April 1, 1806—March 31, 1906.
Born in a log cabin in Huntingdon County, Pa. Son of John Murray and wife, whose maiden name was Elizabeth Wellbaum. In his childhood the wolf, panther and bear menaced the family more or less. When six, the family traveling by wagon to Pittsburgh, and then down the Ohio in boat, made its way to a settlement about nine miles west of Dayton. Here forty acres of timber land were bought for $60, a log cabin erected, and the father went out to work at day’s labor to make a living. When Samuel was twelve the father died, leaving in great poverty the widowed mother with a large family of children. The older son leaving home to do for himself, the responsibility of helping mother care for the little ones fell upon Samuel. He remained faithful to his charge until twenty–one, when he started out for himself also. Taking up the trade of carpentry and mill-wright he hired the first year at $5 per month, the second at $10 and the third at $15, with the privilege of going to school three months of each year. Thus in six years he enjoyed eighteen months’ schooling.
On April 28, 1833, he married Phoebe Hart. In 1835 his wife died, leaving him with two little sons. In 1837 he married a Widow Myers, and by this union thirteen children were born. June 8, 1863, she passed away. In 1864 he married Catherine Studebaker, and a few years later, while Brother Murray was on a preaching tour in Minnesota, his wife died and he hastened home to her funeral. Later, he married Anna Heiny, and in five years she passed away. In 1881 he married Leah Eshelman, and she survived him about a year. He knew sorrows and losses as few are called upon to bear.
In 1833, soon after his first marriage, he and his wife united with the Brethren church. When 34 years old he was elected deacon; three years later minister, and in 1857 he was ordained elder. In 1851 he moved to Miami County, Ind., where he found some twenty members scattered and no organization. Pipe Creek congregation was soon organized and his labors were blessed until the membership reached 300. In 1871, having assumed the oversight of the Salamonie congregation of Indiana a few years before, he moved within its bounds and remained there until 1889. This congregation also prospered under his supervision, for during this time it increased from a membership of 80 to 300, and a second meetinghouse was built. After this he did not assume the care of any congregation, but lived for a period at Mt. Morris, Ill., Mexico, Ind., Elgin, Ill., and a few years before his death went to live with his son in Indianapolis, Ind.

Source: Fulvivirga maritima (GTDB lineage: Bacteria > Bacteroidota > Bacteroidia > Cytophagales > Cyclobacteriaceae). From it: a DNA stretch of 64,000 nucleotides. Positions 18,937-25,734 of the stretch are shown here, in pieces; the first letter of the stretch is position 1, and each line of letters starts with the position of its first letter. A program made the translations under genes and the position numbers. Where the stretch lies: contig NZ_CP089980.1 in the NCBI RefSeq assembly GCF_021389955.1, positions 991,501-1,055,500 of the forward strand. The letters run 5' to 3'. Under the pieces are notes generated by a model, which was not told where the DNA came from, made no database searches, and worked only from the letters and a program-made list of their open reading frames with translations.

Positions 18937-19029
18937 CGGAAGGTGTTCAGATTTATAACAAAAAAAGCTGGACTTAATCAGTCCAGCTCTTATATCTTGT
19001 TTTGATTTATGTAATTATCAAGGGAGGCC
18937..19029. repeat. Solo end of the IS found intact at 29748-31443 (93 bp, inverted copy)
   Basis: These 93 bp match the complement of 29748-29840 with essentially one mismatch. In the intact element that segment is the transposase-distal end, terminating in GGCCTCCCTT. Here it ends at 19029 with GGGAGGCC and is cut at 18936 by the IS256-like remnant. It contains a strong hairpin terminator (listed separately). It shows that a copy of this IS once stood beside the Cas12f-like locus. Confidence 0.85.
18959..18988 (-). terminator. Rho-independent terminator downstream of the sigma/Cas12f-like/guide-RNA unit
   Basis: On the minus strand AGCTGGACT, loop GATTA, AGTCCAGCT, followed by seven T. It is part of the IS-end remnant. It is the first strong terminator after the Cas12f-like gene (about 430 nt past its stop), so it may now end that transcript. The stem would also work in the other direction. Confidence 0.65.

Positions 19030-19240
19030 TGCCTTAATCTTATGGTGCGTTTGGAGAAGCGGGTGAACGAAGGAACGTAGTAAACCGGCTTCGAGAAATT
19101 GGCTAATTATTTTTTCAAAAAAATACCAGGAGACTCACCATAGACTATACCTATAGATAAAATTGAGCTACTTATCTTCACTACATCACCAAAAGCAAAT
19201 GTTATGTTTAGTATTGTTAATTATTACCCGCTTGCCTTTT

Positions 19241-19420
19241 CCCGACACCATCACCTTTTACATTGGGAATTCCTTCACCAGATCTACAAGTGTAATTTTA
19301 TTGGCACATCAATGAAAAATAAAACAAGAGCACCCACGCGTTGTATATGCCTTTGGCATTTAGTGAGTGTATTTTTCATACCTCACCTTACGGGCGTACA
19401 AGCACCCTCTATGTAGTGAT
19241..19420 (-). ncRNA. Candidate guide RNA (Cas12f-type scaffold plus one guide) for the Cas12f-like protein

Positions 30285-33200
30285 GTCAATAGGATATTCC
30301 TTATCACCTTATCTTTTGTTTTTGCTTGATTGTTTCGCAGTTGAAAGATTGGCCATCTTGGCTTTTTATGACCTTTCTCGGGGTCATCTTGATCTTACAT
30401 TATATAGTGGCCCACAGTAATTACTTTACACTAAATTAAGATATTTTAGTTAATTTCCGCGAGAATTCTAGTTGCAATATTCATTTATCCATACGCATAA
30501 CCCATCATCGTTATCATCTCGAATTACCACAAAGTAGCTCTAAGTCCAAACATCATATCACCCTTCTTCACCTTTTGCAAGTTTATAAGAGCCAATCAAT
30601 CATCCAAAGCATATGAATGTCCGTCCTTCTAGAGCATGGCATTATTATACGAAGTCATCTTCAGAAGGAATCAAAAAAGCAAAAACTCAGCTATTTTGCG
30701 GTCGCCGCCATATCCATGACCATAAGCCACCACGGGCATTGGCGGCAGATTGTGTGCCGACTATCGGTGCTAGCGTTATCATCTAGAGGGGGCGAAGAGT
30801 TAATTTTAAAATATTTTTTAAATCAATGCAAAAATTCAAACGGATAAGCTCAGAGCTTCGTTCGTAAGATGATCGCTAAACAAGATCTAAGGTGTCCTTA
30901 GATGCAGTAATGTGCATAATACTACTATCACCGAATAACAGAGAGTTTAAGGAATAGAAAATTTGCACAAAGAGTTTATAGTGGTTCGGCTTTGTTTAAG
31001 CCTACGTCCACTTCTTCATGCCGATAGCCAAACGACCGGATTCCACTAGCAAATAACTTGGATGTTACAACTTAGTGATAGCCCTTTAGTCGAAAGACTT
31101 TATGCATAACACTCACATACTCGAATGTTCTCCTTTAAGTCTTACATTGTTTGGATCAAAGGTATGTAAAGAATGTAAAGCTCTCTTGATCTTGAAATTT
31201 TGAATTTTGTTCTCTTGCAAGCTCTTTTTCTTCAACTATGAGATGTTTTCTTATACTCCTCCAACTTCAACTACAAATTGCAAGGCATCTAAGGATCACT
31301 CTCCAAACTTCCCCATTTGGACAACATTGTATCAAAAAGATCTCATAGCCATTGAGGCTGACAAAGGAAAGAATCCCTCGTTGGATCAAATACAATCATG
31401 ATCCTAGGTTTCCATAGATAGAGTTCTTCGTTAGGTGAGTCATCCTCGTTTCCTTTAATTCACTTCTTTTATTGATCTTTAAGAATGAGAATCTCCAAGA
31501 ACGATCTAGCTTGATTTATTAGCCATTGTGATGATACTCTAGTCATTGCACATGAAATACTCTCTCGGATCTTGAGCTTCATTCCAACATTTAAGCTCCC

He had strong physical powers, great endurance and did not spare himself for the sake of his Master. His labors were during pioneer times, when comforts were few, travel wearisome and dangerous, and exposure intense. Yet he always responded to the calls for the Word. His preaching was not learned, yet truth was presented with force and strong emotional effect. The second day service of a communion season Brother Murray, if present, would give the closing address and as he drew near the close he would move down the aisle towards the unconverted to make his earnest plea and the usual result was a number confessing Christ and being baptized that afternoon as a closing scene of the meeting. Perhaps no minister did more laying the foundation of the churches in middle Indiana than Brother Murray.
He had a strong desire to live to be one hundred years old and preach on that day; but his hearing failed him, his strong frame grew weak, and a few months before he passed away he was not able to appreciate the touching letters that had arrived and were to be read to him on his birthday. The Lord saw fit to call him to his long looked for reward just the day before he was one hundred years old. At the age of 96 he wrote, “For sixty–three years I have known Christ and lived in his service and have never yet tired or faltered. My faith grows brighter as I near the Eternal City.”
Extract from Brother Murray’s Autobiography.
“Long before I belonged to church I was a firm believer in family worship and as a carpenter and millwright I was thrown among all classes of people. I only worked for one brother who had family worship, that was Samuel Mohler, who died a few years ago near Covington, Ohio. I worked for one Presbyterian that had worship. Oh, how cold, how careless some church members, and even preachers and elders do live, and yet they all hope to go to heaven. O Lord, bring us up to duty. Evening and morning let all the family, and others that may be with it, gather in one room and worship with Scripture reading, song and prayer. I commenced my family worship soon after I was married the first time, before I belonged to church. And through the help of the Lord I have kept it up all these years.”
Daniel L. Miller & Galen B. Royer
Some Who Led – Or – Fathers in the Church of the Brethren Who Have Passed Over,
(Elgin, Ill.: Brethren Publishing
House, 1912), pp. 63-65.